Third Annual Winter Lecture Series entitled
“Across the Pond: The Botanical Exchange between the Old and New Worlds”
Title Sponsor: Santa Fean Magazine
Take a voyage of discovery back and forth across the Atlantic. The eyes of the New World looked back to the plants and garden traditions of the Old World, while the European botanists and plant collectors turned their gaze westward coveting the diverse and exotic plants found only in America.
Brothers of the Spade
With Bonnie Joseph
Did you know that many of the plants and trees that still grace legendary English gardens in the 21st century came from North America? Explore the botanical fellowship that flowered between England and her North American colonies during the 18th century.
Bonnie Joseph received a BA in History from College Misericordia, Dallas, PA in 1964 and a MA in Art History from Temple University in 1991. She was an adjunct professor of Art History at Moore College of Art and Design, Philadelphia, PA from 1992-2002. Bonnie has combined her academic background with her love of gardening and garden history to originate the Santa Fe Botanical Garden’s annual winter lecture series.
Honoring John Bartram, America’s First Botanist
With Dr. Thomas Antonio
From the founding of the English colonies plant hunters were active in gathering North American plants and seeds and sending them back to England. John Bartram sent his famous “Five Guinea Boxes” to English botanists as early as 1734. Bartram’s own botanical garden and his ceaseless plant hunting kept these boxes of seeds and cuttings ever changing and thus fed the English botanical hunger for New World plants.
Dr. Thomas Antonio studied Botany at Miami University in Oxford, OH and received his PhD. in Plant Systematics at the University of Oklahoma. He has taught college botany courses for 15 years and is currently a faculty member in the Essential Studies Department at the Institute of American Indian Arts. Tom has long been involved with the Native Plant Society of New Mexico serving both as President for the Santa Chapter and as a member of the finance committee where he assists with long-range planning for this statewide organization.
Thursday, March 14th – Thomas Jefferson’s Revolutionary Garden at Monticello: Its Roots in Post-Revolutionary England and Pre-Revolutionary France
With Michael Pulman
Jefferson spent time in England and France after the establishment of the United States and was not impressed by their rulers, but was, on the whole, although unable to resist making typically acerbic negative comments, impressed by their gardens, particularly those he visited in England. Even so, he returned home with a truly revolutionary idea: Americans didn’t need to make gardens, they just had to “tweak” what God had given them. We are fortunate to have the result still with us, thanks to superlative recent scholarship and restoration : sublime, incomparable, yet in some ways despicable, Monticello.
Michael Pulman was born and raised in an English family of gardeners and garden visitors. He encountered his first botanical garden when at boarding school in Oxford. He has a Ph.D. in English history from UC Berkeley, has conducted study tours involving gardens in England, Belgium, Germany, Austria and Italy, has visited gardens in France, Holland, Spain, Lebanon, Syria, Portugal (including Madeira), India, Australia and New Zealand, taught for a year in Florence, the eponymous City of Flowers and has visited Hampton Court too many times to count since age about twelve. He lived there, in the Landmark Trust’s Georgian House, for a week in 1997.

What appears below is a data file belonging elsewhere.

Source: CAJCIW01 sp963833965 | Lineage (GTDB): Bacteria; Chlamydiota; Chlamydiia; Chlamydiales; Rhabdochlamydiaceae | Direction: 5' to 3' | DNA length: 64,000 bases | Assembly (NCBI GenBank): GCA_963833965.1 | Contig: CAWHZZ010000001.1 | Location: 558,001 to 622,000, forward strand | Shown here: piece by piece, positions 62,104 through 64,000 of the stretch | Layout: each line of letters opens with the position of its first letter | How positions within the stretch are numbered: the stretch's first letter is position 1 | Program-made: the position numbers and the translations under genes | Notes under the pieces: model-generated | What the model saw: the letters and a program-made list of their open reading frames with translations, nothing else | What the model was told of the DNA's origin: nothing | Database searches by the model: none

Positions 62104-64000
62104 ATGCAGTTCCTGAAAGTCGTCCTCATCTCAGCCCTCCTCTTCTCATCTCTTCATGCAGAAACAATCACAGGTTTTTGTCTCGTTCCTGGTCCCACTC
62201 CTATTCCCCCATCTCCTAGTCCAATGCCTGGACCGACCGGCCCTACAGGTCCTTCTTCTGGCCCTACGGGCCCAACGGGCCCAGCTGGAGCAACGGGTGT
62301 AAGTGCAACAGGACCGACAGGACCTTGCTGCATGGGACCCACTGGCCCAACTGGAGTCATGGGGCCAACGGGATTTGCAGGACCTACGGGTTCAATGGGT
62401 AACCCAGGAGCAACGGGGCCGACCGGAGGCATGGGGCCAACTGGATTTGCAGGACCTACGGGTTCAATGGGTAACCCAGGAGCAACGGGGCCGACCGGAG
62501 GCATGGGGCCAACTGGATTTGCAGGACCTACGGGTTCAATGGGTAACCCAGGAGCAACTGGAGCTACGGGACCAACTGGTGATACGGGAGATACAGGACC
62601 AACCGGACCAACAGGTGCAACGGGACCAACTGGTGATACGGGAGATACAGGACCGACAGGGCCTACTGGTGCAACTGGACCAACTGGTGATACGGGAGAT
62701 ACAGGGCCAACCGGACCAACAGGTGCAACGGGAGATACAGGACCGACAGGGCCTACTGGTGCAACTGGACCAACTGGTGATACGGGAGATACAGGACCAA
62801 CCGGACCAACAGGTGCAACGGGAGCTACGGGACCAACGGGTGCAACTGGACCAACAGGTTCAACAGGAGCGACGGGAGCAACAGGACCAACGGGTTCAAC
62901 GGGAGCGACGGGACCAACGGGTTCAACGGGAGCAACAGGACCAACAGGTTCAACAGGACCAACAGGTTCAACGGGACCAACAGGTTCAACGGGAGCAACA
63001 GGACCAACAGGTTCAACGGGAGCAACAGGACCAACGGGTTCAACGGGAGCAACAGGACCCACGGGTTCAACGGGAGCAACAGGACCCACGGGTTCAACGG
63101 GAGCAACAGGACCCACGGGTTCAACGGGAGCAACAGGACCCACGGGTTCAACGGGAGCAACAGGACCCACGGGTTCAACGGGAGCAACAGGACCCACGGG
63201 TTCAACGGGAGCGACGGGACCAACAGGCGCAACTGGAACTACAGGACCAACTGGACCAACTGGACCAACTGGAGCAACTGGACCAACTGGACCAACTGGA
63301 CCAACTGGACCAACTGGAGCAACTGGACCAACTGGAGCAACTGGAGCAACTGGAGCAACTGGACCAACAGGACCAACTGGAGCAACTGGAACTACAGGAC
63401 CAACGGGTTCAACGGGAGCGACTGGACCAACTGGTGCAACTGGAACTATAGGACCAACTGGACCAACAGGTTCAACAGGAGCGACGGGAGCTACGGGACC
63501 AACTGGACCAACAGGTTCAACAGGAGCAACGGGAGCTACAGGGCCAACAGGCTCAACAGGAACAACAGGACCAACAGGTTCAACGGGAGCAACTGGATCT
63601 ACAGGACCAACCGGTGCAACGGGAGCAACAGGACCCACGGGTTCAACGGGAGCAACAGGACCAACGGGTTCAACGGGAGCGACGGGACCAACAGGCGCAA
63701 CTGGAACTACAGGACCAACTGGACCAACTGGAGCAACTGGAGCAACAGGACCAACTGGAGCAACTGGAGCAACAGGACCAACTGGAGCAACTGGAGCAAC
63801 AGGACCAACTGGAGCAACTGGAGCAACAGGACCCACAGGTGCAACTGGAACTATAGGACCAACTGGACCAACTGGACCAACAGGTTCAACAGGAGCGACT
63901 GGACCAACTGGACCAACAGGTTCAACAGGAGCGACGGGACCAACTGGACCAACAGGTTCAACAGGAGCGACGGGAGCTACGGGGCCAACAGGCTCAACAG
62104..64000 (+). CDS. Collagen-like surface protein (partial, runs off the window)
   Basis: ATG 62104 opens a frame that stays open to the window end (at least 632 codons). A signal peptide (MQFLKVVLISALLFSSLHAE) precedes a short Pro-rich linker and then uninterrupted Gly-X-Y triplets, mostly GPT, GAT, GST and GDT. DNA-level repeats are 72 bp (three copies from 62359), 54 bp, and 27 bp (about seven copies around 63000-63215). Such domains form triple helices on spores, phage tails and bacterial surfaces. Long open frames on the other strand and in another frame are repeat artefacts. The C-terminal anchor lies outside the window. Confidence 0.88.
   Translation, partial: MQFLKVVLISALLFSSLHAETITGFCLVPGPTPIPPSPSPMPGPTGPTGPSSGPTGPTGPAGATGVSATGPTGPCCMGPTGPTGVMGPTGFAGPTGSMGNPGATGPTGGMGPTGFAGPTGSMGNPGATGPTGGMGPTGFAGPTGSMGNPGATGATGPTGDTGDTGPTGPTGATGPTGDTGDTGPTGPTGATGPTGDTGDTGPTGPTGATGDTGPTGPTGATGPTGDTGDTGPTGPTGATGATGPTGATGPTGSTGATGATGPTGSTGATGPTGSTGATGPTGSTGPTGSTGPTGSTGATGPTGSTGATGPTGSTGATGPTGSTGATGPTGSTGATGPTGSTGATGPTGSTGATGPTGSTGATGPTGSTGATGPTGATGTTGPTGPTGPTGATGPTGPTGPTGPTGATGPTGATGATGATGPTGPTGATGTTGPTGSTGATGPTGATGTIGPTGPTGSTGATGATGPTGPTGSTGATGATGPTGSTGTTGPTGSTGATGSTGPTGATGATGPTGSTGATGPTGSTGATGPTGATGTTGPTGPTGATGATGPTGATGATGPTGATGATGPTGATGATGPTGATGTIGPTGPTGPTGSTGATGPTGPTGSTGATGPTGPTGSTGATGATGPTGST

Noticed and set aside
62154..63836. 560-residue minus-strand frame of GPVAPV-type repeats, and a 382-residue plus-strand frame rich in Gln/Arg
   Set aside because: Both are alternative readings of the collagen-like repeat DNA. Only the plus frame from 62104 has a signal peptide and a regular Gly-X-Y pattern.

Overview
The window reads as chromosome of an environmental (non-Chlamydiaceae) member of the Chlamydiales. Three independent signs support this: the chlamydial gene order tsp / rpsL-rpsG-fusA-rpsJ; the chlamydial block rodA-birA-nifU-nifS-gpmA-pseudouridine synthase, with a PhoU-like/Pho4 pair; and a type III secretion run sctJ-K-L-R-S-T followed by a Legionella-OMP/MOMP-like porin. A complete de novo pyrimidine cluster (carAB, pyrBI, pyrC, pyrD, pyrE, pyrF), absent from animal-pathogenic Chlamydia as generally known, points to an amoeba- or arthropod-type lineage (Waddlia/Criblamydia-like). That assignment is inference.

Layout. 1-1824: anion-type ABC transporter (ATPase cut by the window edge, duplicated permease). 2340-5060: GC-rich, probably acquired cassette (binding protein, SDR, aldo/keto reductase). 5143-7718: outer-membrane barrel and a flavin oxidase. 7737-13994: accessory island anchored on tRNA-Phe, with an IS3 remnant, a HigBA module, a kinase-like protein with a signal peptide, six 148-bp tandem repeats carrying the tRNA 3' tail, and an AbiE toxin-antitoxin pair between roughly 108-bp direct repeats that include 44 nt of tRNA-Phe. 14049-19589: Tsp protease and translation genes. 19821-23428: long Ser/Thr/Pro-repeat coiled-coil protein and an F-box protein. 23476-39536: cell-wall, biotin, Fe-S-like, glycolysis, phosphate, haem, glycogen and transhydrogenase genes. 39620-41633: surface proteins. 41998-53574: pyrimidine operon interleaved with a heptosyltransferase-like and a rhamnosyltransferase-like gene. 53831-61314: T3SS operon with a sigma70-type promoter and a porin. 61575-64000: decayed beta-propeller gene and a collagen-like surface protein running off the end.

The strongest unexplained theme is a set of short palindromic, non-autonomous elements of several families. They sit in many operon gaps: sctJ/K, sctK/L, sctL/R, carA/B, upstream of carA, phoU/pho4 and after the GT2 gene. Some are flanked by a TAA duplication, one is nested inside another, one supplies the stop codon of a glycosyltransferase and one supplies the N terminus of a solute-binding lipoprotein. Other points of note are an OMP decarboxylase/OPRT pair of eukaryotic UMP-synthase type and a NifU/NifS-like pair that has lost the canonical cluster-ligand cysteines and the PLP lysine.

New Mexico’s Favorite Landscape Plants for the Last Thousand Years
With Baker Morrow
We have a wealth of landscape design approaches and patterns in the state of New Mexico, beginning with the people of Chaco over a thousand years ago and extending through the Spanish Colonial period (c. 1540 to 1821), the Mexican period (1821 to 1843), the US Territorial period (1843 to 1912), and the period of Statehood (1912 to about 1962). Each period has its own landscape plant favorites, and a look at this impressive series of selections gives us a great deal of New Mexican history from a new perspective.
Baker H. Morrow, FASLA, has been a principal of Morrow Reardon Wilkinson Miller, Ltd., Landscape Architects, for the past 39 years. His office has earned over 110 design awards and citations since 1980. The Journal Center and the Big – I in Albuquerque are among the notable projects of his office, as well as the renovation of Santa Fe Plaza and downtown Artesia, New Mexico.
Mr. Morrow is the founder of the Master of Landscape Architecture Program at UNM’s School of Architecture and Planning, where he currently serves as the University’s first Professor of Practice. A third-generation New Mexican, he is the author of Best Plants for New Mexico Gardens and Landscapes and the co-editor of Canyon Gardens: The Ancient Pueblo Landscapes of the American Southwest. His most recent book is Cabeza de Vaca’s The South American Expeditions, 1540-1545, for which he was the translator.
In 2001, Mr. Morrow became the first native New Mexican to be elected a Fellow of the American Society of Landscape Architects. He was the recipient of the Stewart Udall Cultural Landscape Preservation Award from the New Mexico Heritage Preservation Alliance in 2008.
Our 2011, 2012, 2013, 2014, & 2015 Winter Lecture Series were very popular and we thank all of the members, volunteers, and supporters who made it possible.